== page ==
I called the vet again and she came out first thing that morning with the primary vet. She tubed him again but this time we found out that the brownish discharge was his stomach contents, which meant that there was an obstruction somewhere in his small intestines that was not allowing things to pass. The pressure was so great in his stomach that the contents were being pushed out his nose. The primary vet did another rectal exam and noted that his small intestines were distended, which unfortunately isn’t a good sign.

The vets gave me two options – send him to have $10,000 surgery immediately or put him down, and I had to make a decision fairly quickly. There wasn’t anything else they could do for him.

The thought of having to put my horse down never entered my mind at any point in the past 15 hours, but that’s the horrible decision I was faced with at 7:30 a.m. that day. While the vets attended my horse, I went to talk to my parents, sobbing the whole time. I could not afford the surgery, and even if I did put him through the surgery, there was no guarantee that he would fully recover or not have any post-operative complications that might compromise his health in other ways. I was in total shock knowing that the only option I had was to put my beloved horse down.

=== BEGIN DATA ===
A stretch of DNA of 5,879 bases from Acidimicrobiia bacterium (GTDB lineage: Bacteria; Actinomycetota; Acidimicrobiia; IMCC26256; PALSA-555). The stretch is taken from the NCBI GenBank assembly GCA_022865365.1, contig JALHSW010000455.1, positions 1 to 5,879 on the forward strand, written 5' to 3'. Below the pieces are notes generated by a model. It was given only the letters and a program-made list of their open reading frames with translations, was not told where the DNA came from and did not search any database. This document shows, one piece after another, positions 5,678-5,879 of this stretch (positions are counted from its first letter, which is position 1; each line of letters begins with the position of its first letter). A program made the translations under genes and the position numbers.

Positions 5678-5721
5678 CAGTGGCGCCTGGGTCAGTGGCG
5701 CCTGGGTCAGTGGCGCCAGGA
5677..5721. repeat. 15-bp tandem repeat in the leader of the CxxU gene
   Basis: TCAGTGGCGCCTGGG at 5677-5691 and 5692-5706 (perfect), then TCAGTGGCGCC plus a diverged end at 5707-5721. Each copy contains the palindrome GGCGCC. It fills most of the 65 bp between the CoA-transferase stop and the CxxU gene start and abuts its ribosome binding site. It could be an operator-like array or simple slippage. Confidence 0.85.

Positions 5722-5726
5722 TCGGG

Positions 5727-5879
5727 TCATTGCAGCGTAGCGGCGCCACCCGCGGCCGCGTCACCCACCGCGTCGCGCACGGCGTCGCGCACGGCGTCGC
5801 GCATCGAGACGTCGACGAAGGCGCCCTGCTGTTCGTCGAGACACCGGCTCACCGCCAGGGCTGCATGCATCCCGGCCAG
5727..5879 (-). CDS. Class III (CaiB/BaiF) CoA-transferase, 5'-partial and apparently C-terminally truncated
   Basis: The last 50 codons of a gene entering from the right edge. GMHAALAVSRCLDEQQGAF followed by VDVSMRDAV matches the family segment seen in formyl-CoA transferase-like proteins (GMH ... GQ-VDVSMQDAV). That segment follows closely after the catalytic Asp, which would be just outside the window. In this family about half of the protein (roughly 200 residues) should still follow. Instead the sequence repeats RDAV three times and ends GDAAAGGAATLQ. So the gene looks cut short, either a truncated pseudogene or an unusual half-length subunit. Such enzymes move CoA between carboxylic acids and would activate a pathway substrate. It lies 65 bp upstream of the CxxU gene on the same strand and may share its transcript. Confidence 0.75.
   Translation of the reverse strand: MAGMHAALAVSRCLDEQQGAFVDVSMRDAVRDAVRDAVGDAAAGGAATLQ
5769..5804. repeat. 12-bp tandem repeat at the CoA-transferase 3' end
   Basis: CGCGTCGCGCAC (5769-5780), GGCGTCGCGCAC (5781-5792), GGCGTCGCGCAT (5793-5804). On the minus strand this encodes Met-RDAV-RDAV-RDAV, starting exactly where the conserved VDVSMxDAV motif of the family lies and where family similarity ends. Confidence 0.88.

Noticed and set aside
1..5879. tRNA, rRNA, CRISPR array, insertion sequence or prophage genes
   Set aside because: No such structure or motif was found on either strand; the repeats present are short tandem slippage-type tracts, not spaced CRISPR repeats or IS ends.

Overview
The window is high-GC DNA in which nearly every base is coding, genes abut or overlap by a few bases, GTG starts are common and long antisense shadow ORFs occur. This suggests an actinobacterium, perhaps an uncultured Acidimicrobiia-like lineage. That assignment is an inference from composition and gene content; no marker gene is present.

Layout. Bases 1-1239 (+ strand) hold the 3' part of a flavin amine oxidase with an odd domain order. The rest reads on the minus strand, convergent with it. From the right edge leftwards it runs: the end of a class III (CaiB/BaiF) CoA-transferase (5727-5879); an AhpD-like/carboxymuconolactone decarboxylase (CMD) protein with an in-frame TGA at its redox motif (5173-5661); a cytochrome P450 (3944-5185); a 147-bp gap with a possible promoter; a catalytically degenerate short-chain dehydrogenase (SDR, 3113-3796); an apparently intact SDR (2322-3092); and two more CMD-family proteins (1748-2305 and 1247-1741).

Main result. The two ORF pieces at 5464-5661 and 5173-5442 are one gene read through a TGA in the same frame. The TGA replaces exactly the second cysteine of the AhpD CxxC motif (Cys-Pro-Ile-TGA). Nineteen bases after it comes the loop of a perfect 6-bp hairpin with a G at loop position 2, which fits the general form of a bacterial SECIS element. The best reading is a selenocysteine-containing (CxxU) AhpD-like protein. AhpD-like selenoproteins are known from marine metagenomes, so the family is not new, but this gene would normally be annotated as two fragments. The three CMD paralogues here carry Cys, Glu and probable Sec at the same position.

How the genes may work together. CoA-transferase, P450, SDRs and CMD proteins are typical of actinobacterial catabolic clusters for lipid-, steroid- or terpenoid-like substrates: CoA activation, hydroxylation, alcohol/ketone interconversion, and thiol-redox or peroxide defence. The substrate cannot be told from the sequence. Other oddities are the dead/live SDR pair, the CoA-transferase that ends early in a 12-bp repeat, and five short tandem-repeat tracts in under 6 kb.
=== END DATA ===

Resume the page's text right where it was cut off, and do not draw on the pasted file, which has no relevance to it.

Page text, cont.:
Letting Cole Go

As I was walking him toward what would be his final resting place in the pasture next to where Sunny was buried, I couldn’t stop crying. I was trying to think of how to show him that I loved him and that I was sorry. How can I explain to his pasture buddies where he went when they whinnied for him? Would they wonder where he is? I can’t imagine how hard it must be for vets to put animals down knowing that they’re breaking someone’s heart.

Cole was of course completely oblivious to what was about to happen, and as I said my final goodbye to him and told the vet to go ahead, I still could not believe this was happening.

The injection is an overdose of barbiturates which ceases all brain function and breathing and induces cardiac arrest. The horse is usually unconscious before they even go down. I had never seen a horse be put down before … Sunny died in his sleep while I was away on a trail riding trip with Cole and one of my other horses. My parents had him interred before I got home so I didn’t see any of it.

The procedure was quick – only about 30-60 seconds from injection to death, but the memories of that moment will live with me forever. As he went down, I went to his head and rubbed his face, sobbing uncontrollably over him. The vet said he was already unconscious, and after a few more seconds his heart stopped and then this wonderful creature’s life was gone forever.

There was the usual post-mortem muscle spasms which is hard to watch because it appears that they are still alive and suffering, but then his body finally settled. Since this happened first thing in the morning, I spent most of the day (and the next couple for that matter) bawling my eyes out. Everyone said I made the right decision, but in my mind I felt like I failed him as his owner because I couldn’t do anything to help him. I thought I should have insisted the vets do more tests to make sure that there really was no other possible way to get him better. This was one of the hardest things I’ve ever had to go through.

Learning More About Equine Colic